A frenotomy is a surgical procedure that can be performed with or without anesthesia in a hospital nursery or doctor’s office.
Using sterile scissors, the doctor clips the frenulum free. Since there are few nerve endings or blood vessels in the lingual frenulum, the procedure is quick and discomfort is minimal. If bleeding does occur, it is likely to be a drop or two. Breastfeeding can resume following the procedure.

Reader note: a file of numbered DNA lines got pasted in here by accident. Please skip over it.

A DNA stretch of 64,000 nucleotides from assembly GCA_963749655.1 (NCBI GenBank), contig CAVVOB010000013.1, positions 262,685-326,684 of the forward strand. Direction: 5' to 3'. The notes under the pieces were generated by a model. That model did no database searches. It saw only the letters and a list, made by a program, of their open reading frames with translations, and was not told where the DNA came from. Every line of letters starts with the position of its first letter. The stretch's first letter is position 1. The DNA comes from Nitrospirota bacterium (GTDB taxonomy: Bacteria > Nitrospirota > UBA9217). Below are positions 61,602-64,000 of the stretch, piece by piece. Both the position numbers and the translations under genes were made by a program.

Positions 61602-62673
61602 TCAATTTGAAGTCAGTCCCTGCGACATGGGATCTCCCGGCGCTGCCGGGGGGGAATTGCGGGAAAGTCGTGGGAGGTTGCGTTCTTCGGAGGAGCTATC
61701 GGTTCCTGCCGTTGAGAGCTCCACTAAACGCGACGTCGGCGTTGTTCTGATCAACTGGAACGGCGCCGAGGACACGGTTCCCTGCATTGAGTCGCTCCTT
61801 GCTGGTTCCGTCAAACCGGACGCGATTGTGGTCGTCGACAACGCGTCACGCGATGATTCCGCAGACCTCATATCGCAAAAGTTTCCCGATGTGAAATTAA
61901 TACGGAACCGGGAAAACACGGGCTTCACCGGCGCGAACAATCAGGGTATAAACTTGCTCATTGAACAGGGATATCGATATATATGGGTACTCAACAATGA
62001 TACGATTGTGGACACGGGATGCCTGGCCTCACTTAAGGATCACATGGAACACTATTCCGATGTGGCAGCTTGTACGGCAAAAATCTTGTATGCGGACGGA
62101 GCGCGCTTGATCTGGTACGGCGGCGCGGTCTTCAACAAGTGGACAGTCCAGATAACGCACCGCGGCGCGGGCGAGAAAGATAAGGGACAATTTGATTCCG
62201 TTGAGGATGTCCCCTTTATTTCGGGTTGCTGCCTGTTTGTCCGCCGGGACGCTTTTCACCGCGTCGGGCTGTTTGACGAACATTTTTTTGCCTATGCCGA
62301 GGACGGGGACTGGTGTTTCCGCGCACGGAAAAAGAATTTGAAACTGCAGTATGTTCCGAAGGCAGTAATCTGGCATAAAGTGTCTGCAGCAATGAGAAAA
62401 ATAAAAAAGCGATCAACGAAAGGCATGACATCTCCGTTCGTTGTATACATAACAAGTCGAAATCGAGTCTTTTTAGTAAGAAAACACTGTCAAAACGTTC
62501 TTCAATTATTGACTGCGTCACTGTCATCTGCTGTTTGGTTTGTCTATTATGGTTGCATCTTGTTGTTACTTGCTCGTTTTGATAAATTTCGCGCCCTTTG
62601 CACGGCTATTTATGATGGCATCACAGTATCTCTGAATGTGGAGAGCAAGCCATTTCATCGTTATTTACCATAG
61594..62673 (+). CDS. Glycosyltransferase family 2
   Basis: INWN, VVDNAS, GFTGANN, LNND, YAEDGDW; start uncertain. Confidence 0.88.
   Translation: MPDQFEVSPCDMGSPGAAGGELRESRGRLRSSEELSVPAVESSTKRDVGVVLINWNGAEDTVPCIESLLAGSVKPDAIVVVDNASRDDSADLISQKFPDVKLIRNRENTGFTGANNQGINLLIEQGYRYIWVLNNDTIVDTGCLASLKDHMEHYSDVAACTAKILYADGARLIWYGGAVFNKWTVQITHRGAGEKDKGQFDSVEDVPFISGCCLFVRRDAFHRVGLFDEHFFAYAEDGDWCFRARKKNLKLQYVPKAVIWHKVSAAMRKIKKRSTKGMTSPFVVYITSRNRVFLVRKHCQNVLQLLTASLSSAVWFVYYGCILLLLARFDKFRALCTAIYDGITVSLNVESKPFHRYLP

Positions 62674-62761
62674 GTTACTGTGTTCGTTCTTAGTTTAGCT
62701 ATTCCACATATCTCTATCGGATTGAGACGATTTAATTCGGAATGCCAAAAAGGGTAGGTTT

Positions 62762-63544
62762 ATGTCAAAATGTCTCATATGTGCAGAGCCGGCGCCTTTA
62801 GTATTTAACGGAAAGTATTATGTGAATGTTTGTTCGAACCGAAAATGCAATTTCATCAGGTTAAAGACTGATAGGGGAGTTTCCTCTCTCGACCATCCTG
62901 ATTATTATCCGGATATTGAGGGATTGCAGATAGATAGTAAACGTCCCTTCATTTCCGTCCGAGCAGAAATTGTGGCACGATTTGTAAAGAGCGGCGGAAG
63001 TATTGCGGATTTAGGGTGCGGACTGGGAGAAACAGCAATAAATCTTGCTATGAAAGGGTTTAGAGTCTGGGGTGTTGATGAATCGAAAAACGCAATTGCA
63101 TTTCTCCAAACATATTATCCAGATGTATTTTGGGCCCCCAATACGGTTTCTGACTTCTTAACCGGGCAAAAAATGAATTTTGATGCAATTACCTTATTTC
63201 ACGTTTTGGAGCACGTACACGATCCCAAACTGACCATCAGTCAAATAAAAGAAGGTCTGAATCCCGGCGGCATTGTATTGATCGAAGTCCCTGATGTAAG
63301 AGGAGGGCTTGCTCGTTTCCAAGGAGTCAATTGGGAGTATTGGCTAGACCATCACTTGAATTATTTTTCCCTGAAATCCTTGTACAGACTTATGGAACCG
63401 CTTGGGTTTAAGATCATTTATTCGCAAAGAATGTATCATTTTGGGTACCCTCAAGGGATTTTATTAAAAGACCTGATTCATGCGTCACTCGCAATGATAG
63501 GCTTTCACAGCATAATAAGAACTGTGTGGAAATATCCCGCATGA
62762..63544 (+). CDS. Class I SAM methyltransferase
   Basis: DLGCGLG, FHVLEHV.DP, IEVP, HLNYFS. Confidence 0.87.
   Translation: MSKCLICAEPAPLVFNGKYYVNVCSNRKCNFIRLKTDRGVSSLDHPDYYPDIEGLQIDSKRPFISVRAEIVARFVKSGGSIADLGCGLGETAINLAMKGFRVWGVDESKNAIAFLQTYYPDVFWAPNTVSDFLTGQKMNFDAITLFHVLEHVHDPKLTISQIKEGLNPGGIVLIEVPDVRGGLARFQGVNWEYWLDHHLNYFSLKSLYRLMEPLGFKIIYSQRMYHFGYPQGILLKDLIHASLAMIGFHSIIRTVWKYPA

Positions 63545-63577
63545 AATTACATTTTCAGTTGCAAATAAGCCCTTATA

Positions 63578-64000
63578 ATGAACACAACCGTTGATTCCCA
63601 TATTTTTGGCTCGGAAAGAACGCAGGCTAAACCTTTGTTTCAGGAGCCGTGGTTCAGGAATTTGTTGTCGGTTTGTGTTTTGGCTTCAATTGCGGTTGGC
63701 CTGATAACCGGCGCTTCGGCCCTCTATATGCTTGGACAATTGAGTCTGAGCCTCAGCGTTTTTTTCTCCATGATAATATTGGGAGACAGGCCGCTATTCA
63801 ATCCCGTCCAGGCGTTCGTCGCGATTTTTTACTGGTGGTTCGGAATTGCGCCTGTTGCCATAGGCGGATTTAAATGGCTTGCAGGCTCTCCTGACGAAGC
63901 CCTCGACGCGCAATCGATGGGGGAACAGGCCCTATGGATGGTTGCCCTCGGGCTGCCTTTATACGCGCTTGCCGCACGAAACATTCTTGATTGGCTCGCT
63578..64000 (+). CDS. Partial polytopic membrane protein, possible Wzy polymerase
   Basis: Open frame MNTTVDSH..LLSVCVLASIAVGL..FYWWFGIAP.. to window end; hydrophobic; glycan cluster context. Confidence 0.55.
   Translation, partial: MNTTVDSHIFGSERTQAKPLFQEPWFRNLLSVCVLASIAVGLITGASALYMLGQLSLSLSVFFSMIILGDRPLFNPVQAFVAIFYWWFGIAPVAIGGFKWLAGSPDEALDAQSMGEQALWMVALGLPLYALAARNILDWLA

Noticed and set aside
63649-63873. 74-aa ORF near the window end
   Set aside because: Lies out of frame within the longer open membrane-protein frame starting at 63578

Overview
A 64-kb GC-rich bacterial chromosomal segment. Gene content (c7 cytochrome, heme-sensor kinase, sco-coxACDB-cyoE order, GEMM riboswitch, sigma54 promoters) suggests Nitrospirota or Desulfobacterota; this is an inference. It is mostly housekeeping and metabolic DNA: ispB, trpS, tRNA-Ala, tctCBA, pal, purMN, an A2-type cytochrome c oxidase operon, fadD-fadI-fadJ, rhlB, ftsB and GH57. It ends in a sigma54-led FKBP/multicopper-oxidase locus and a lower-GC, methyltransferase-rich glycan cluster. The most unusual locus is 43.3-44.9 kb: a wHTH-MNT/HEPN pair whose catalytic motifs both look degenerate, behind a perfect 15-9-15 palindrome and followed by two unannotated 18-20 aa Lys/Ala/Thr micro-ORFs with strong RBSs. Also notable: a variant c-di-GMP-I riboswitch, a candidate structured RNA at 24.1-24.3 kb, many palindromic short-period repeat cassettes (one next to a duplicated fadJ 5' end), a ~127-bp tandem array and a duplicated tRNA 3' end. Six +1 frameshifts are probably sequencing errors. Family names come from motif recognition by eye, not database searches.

Although frenotomy complications are uncommon, they may include bleeding or infection, or damage to the tongue or salivary glands. Scarring and frenulum reattachment are also possible.
If additional repair is required or if the lingual frenulum is too thick for a frenotomy, a more extensive procedure called a frenuloplasty may be performed.
A frenuloplasty is performed under general anesthesia with surgical tools to release the frenulum. Stitches are then used to close the wound, which will dissolve as the tongue heals.
Similar to a frenotomy, procedure complications are rare but include bleeding or infection, or damage to the tongue or salivary glands. It’s also possible to have scarring and reactions to anesthesia.